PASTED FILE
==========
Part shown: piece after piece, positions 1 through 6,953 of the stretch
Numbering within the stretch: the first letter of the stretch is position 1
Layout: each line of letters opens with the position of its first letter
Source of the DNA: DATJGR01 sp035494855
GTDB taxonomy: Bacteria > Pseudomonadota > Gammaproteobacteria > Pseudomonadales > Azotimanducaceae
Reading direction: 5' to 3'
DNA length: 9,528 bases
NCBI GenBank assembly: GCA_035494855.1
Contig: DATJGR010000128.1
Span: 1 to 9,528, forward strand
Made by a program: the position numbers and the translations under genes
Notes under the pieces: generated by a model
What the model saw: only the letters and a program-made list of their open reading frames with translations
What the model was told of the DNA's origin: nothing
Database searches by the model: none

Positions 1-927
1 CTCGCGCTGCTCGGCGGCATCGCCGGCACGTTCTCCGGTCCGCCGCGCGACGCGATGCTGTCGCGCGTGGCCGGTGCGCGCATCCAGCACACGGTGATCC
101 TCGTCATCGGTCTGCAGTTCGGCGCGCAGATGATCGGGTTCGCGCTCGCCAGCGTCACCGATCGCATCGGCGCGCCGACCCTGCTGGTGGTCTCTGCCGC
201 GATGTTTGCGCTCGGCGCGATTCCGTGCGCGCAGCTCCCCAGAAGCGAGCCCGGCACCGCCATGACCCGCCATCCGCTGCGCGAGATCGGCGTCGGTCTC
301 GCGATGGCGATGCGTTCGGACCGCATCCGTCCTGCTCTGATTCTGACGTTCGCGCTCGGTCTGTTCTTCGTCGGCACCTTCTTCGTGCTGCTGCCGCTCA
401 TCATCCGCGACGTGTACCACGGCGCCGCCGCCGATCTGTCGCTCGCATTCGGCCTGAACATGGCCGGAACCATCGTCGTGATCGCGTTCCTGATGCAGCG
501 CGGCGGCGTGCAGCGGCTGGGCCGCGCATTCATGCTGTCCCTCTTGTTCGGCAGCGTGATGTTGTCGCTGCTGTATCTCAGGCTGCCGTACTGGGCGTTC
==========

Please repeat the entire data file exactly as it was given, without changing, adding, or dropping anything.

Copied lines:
Part shown: piece after piece, positions 1 through 6,953 of the stretch
Numbering within the stretch: the first letter of the stretch is position 1
Layout: each line of letters opens with the position of its first letter
Source of the DNA: DATJGR01 sp035494855
GTDB taxonomy: Bacteria > Pseudomonadota > Gammaproteobacteria > Pseudomonadales > Azotimanducaceae
Reading direction: 5' to 3'
DNA length: 9,528 bases
NCBI GenBank assembly: GCA_035494855.1
Contig: DATJGR010000128.1
Span: 1 to 9,528, forward strand
Made by a program: the position numbers and the translations under genes
Notes under the pieces: generated by a model
What the model saw: only the letters and a program-made list of their open reading frames with translations
What the model was told of the DNA's origin: nothing
Database searches by the model: none

Positions 1-927
1 CTCGCGCTGCTCGGCGGCATCGCCGGCACGTTCTCCGGTCCGCCGCGCGACGCGATGCTGTCGCGCGTGGCCGGTGCGCGCATCCAGCACACGGTGATCC
101 TCGTCATCGGTCTGCAGTTCGGCGCGCAGATGATCGGGTTCGCGCTCGCCAGCGTCACCGATCGCATCGGCGCGCCGACCCTGCTGGTGGTCTCTGCCGC
201 GATGTTTGCGCTCGGCGCGATTCCGTGCGCGCAGCTCCCCAGAAGCGAGCCCGGCACCGCCATGACCCGCCATCCGCTGCGCGAGATCGGCGTCGGTCTC
301 GCGATGGCGATGCGTTCGGACCGCATCCGTCCTGCTCTGATTCTGACGTTCGCGCTCGGTCTGTTCTTCGTCGGCACCTTCTTCGTGCTGCTGCCGCTCA
401 TCATCCGCGACGTGTACCACGGCGCCGCCGCCGATCTGTCGCTCGCATTCGGCCTGAACATGGCCGGAACCATCGTCGTGATCGCGTTCCTGATGCAGCG
501 CGGCGGCGTGCAGCGGCTGGGCCGCGCATTCATGCTGTCCCTCTTGTTCGGCAGCGTGATGTTGTCGCTGCTGTATCTCAGGCTGCCGTACTGGGCGTTC